Last Saturday morning, Tom and Bill were at Tom’s house. During their conversation, Tom stated “Bill, I know how
much Edward loves my Marantz 4400 receiver, and I have too much stereo equipment in the house. In fact, Sarah
(Tom’s wife) has given me an ultimatum: Either a good portion of the receivers and speakers go, or I go! I have
decided that I will sell my Marantz 4400 to Edward for $200. It’s worth at least $600, and it’s the only Marantz receiver
that I own, but I’ve decided that I would like to continue to live in this house, and my wife hasn’t given me any other
options except to sell some of this stuff!”
Later that day, Edward appeared at Tom’s house. Edward enthusiastically proclaimed “Tom, Bill told me about your
offer, and I will take the Marantz 4400 for $200. This is the classic receiver as far as I am concerned, and I am forever
grateful to you! I promise I will take care of it, and you can have lifetime visitation rights! Oh, and please tell Sarah I
said ‘thanks’!”
Tom was perplexed. After his conversation with Bill on Saturday morning, he had decided to keep the Marantz 4400,
and sell all of his other receivers. He knew that his next statement would test Edward’s friendship: “Edward, I’m sorry,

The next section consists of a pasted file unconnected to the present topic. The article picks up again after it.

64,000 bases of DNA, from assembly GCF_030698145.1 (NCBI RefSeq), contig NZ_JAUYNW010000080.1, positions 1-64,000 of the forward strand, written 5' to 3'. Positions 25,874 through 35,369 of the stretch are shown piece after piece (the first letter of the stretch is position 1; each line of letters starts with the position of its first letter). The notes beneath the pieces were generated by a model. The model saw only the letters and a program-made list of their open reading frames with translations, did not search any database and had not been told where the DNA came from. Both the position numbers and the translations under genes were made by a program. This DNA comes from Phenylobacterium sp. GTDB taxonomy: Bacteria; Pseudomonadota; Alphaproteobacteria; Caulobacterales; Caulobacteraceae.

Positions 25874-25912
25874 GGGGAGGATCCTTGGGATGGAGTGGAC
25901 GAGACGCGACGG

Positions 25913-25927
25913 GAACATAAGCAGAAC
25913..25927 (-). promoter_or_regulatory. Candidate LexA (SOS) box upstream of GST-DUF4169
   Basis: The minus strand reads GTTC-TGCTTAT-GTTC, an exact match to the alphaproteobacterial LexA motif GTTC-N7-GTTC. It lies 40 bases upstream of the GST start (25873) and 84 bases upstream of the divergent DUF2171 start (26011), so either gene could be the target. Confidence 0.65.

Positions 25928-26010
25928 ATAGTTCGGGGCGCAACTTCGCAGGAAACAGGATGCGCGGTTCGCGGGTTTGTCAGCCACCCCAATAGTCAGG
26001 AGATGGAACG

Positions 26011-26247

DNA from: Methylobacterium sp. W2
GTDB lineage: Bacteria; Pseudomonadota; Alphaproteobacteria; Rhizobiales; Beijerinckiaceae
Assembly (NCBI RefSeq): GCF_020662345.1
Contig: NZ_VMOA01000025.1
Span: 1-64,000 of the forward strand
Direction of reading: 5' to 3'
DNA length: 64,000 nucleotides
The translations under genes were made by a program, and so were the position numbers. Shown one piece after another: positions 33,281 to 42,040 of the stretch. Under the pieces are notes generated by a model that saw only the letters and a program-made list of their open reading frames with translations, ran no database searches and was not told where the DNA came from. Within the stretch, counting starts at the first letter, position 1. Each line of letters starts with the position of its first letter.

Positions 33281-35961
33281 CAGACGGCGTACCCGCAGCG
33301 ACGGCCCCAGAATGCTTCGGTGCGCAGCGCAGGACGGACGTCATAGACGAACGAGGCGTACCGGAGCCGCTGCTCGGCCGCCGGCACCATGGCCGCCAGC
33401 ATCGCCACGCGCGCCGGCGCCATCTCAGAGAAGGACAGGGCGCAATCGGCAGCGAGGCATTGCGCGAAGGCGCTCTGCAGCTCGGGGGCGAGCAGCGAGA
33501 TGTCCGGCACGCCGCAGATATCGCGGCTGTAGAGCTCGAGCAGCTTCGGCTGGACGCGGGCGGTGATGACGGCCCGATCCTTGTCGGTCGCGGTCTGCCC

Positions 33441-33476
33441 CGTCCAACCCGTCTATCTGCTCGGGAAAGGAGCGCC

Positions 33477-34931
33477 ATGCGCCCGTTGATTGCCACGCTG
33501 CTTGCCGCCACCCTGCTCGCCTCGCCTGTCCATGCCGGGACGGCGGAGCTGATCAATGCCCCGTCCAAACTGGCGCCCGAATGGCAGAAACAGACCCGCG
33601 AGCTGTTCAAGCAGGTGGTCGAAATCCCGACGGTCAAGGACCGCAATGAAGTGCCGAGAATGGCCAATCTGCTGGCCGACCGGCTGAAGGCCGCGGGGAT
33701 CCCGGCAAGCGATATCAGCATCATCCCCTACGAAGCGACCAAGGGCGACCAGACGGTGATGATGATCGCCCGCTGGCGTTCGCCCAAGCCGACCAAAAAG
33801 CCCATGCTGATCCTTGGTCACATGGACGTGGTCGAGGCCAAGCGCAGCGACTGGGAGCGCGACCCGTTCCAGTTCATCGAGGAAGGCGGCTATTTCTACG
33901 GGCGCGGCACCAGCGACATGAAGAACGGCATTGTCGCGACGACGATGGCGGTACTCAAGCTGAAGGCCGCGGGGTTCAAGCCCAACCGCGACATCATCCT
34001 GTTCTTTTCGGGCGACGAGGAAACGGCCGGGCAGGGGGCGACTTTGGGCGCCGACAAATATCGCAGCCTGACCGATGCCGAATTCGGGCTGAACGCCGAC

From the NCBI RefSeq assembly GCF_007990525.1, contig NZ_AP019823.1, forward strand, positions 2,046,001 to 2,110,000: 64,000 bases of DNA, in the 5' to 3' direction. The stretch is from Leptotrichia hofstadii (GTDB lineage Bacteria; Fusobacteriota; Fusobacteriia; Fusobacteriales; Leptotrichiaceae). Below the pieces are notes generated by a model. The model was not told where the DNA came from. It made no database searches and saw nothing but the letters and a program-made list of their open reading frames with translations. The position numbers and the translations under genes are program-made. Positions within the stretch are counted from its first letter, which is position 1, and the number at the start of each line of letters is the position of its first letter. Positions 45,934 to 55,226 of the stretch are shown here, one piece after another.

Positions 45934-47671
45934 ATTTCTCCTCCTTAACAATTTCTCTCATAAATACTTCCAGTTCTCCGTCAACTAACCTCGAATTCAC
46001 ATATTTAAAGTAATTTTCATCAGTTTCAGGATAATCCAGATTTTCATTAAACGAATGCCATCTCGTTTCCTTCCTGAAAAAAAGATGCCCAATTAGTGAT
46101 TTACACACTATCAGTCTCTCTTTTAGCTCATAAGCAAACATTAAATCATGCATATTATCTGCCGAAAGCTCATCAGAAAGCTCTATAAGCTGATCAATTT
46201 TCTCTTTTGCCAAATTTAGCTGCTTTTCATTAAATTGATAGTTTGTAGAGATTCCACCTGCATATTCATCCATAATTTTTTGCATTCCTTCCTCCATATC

but I have decided not to sell the Marantz 4400. We can discuss selling any of my other receivers, but the Marantz is
‘off-limits’.” Edward’s reply? “We have an agreement, Tom. You made me an offer, and I accepted your offer. Here is
the $200. Where is the receiver?”
Is there a contract between Tom Garrity and Edward Yang?

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Chapter 9 Case Hypothetical
Carter Morley and Erena Erickson live side by side in town homes joined together by a shared wall.
Both residences are in need of new exterior paint. On Monday, Morley calls a painter, Tom Sizemore,
having selected his name from the classified section of the phone directory. Morley describes his
address, the physical dimensions and structure of his home, and he agrees with Sizemore that the
work will be performed that Friday. Sizemore estimates that with his crew of five, and given the
relatively small size of the home, the work will only take one day to complete. Morley advises that